For those on other operating systems, do refer to the official install guide for instructions specific to your OS.

Download the credentials from /etc/rancher/k3s/k3s.yaml into your machine.

$ scp myserver:/etc/rancher/k3s/k3s.yaml ~/.kube/config

Open the downloaded file ~/.kube/config, search for the line server: https://127.0.0.1:6443 and replace 127.0.0.1 with the hostname of the master node.

Installing k3s with Ansible

Ansible simplifies much of the installation process, not to mention, helps with getting the cluster back online quickly and predictably after a catastrophic failure.

I have written an Ansible role to install k3s, and I use that same role every time I provision a new node in my cluster. You can find my k3s ansible role in my Github repository here:

ikaruswill/cluster-ansible-roles
Ansible playbooks for common provisioning tasks for clusters - ikaruswill/cluster-ansible-roles

After cloning my repository, ensure that you have Python 3 and Ansible installed. modify the inventory.yml to include the hostnames of all the nodes in your cluster under the hosts key, then run the following command:

$ ansible-playbook k3s.yml

Checking your installation

On the server node, verify that the installation was successful and that the agents have joined the cluster successfully.

$ sudo kubectl get nodes
NAME   STATUS                     ROLES    AGE    VERSION
k6     Ready                      <none>   109d   v1.18.6+k3s1
k4     Ready                      <none>   109d   v1.18.6+k3s1
k7     Ready                      <none>   109d   v1.18.6+k3s1
k2     Ready                      <none>   109d   v1.18.6+k3s1
l2     Ready                      <none>   109d   v1.18.6+k3s1
l1     Ready                      <none>   28h    v1.18.6+k3s1
k1     Ready                      master   109d   v1.18.6+k3s1
k3     Ready                      <none>   109d   v1.18.6+k3s1
l4     Ready                      <none>   23d    v1.18.6+k3s1
k5     Ready                      <none>   109d   v1.18.6+k3s1
l3     Ready                      <none>   96d    v1.18.6+k3s1
An example of the output you should see

If you see this output, that means you have successfully set up your own Kubernetes cluster. Congratulations, you now have your very own functioning Kubernetes cluster, ready to accept deployments!

Optional taint

Unlike k8s, the master node here is eligible to run containers destined for worker nodes as it does not have the node-role.kubernetes.io/master=true:NoSchedule taint that's typically present.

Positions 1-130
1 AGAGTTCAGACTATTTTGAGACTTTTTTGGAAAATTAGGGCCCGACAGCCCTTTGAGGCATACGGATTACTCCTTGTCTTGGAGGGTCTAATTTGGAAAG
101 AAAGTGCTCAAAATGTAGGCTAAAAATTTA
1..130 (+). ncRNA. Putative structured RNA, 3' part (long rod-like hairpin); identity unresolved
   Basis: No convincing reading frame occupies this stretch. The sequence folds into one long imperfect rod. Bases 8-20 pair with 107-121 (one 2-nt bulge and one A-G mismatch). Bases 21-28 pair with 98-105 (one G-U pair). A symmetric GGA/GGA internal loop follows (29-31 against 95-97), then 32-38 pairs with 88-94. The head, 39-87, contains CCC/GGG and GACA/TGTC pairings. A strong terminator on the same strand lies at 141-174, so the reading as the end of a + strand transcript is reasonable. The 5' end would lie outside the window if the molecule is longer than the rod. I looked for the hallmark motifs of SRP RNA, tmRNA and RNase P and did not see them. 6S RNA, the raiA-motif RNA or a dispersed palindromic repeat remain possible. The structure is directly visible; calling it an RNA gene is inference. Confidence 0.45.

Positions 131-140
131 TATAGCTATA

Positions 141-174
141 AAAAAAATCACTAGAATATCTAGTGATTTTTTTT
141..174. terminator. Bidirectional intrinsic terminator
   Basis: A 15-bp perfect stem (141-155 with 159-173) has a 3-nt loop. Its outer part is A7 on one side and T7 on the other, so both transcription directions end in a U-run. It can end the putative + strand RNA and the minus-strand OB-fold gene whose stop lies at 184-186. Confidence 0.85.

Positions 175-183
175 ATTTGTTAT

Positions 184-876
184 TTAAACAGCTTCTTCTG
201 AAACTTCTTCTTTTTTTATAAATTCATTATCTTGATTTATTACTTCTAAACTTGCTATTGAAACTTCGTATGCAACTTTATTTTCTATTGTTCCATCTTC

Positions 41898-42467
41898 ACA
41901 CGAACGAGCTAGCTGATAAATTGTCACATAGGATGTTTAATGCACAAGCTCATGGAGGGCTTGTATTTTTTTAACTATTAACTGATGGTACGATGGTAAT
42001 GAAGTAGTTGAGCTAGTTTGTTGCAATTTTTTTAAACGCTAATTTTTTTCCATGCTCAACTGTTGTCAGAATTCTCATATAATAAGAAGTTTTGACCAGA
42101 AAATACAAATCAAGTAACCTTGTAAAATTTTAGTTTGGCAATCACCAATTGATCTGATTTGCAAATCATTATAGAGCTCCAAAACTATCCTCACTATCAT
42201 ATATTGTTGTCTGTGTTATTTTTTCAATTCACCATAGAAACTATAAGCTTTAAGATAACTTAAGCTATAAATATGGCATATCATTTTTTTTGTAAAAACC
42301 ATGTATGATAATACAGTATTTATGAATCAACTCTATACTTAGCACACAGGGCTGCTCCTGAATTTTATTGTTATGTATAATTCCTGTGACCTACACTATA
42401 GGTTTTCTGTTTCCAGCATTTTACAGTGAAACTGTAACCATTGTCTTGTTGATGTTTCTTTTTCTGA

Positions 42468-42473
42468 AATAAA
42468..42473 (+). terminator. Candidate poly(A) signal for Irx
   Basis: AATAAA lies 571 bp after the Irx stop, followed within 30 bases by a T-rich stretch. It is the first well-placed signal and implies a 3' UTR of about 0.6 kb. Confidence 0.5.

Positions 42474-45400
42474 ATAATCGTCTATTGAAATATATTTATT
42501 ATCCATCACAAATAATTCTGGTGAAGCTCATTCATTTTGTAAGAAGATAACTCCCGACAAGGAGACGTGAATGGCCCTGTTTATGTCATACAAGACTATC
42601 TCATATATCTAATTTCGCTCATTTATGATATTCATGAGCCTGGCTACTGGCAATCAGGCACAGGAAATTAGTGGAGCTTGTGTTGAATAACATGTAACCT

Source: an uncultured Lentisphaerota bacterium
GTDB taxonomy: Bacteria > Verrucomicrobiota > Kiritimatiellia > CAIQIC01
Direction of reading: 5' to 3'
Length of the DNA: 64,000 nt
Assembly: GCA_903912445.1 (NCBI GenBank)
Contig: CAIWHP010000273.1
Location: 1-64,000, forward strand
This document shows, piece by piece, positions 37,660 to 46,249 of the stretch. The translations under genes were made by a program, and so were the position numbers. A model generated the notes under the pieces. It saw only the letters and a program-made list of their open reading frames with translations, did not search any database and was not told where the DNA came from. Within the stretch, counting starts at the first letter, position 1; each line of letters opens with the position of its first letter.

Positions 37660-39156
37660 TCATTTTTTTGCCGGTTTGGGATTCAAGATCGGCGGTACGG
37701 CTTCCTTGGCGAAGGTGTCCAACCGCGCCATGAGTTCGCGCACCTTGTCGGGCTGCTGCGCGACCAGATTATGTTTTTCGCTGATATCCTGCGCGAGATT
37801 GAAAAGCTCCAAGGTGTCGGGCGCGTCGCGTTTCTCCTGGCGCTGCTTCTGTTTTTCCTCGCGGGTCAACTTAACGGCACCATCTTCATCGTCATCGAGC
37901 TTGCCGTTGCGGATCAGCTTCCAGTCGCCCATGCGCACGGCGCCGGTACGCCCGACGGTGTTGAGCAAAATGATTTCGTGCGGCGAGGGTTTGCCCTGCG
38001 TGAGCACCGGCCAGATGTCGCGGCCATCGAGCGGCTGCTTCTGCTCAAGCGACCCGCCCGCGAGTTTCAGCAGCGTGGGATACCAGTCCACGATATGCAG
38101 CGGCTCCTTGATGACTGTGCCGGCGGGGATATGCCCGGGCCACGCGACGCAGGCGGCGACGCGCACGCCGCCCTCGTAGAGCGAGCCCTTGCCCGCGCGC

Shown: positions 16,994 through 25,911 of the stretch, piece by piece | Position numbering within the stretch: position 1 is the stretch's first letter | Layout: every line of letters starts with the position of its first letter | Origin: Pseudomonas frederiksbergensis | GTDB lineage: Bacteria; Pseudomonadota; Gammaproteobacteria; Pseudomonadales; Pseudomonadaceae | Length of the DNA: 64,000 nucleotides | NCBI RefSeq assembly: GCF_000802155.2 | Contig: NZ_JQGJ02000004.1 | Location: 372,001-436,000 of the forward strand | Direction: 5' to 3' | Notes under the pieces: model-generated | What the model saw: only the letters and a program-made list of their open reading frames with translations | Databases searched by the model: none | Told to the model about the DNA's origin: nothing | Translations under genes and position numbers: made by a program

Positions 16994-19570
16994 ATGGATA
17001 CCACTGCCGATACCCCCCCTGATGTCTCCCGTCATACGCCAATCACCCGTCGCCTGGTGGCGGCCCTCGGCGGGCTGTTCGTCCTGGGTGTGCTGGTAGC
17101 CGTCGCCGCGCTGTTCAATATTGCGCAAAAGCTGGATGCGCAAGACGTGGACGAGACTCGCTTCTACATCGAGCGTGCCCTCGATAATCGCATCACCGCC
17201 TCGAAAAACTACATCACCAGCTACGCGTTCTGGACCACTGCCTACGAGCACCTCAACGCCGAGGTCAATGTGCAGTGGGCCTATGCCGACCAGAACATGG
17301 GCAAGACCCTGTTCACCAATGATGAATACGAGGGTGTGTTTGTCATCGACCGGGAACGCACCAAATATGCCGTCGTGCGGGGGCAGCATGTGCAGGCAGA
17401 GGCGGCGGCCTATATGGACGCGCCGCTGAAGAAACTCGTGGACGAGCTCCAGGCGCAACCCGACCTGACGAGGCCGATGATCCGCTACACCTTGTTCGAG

I have a cluster of 11 machines and I use a Raspberry Pi Model 3B as the master node. My master node typically experiences high CPU and memory usage, hovering around 40% CPU and 70% memory utilization, hence I highly recommend tainting your master node to prevent workloads to be scheduled on it, unless you are only running a single-node k3s cluster on a Raspberry Pi 4.

$ kubectl taint nodes myserver node-role.kubernetes.io/master=true:NoSchedule

Replace myserver with your k3s server node NAME shown in the kubectl get nodes output.

Optional labels

If you have noticed, other than master, the other nodes have <none> as their role. This is because k3s by default does not label the agent nodes with the worker role, which k8s does. I prefer to label the agent nodes as worker just to make the visual experience as close as possible to k8s.

kubectl label node mynodename node-role.kubernetes.io/worker=''

Replace mynodename with the hostname of your nodes.

Final cluster view with optional changes

With that change, the output of kubectl get nodes becomes:

$ sudo kubectl get nodes
NAME   STATUS                     ROLES    AGE    VERSION
k6     Ready                      worker   109d   v1.18.6+k3s1
k4     Ready                      worker   109d   v1.18.6+k3s1
k7     Ready                      worker   109d   v1.18.6+k3s1
k2     Ready                      worker   109d   v1.18.6+k3s1
l2     Ready                      worker   109d   v1.18.6+k3s1
l1     Ready                      worker   28h    v1.18.6+k3s1
k1     Ready,SchedulingDisabled   master   109d   v1.18.6+k3s1
k3     Ready                      worker   109d   v1.18.6+k3s1
l4     Ready                      worker   23d    v1.18.6+k3s1
k5     Ready                      worker   109d   v1.18.6+k3s1
l3     Ready                      worker   96d    v1.18.6+k3s1

Notice the SchedulingDisabled status on the server node and the worker role assigned to all other nodes.

What's next?

I'll write a short walkthrough on deploying what I feel is the first app any clsuter should deploy for the sake of ease of management and visibility into the cluster, the Kubernetes Dashboard.

A glimpse of the Kubernetes Dashboard, "sold" separately from k8s installations

Following which, I'll be introducing applications that I found to be useful in my daily life and also walkthrough the process for configuring them deploying them on Kubernetes.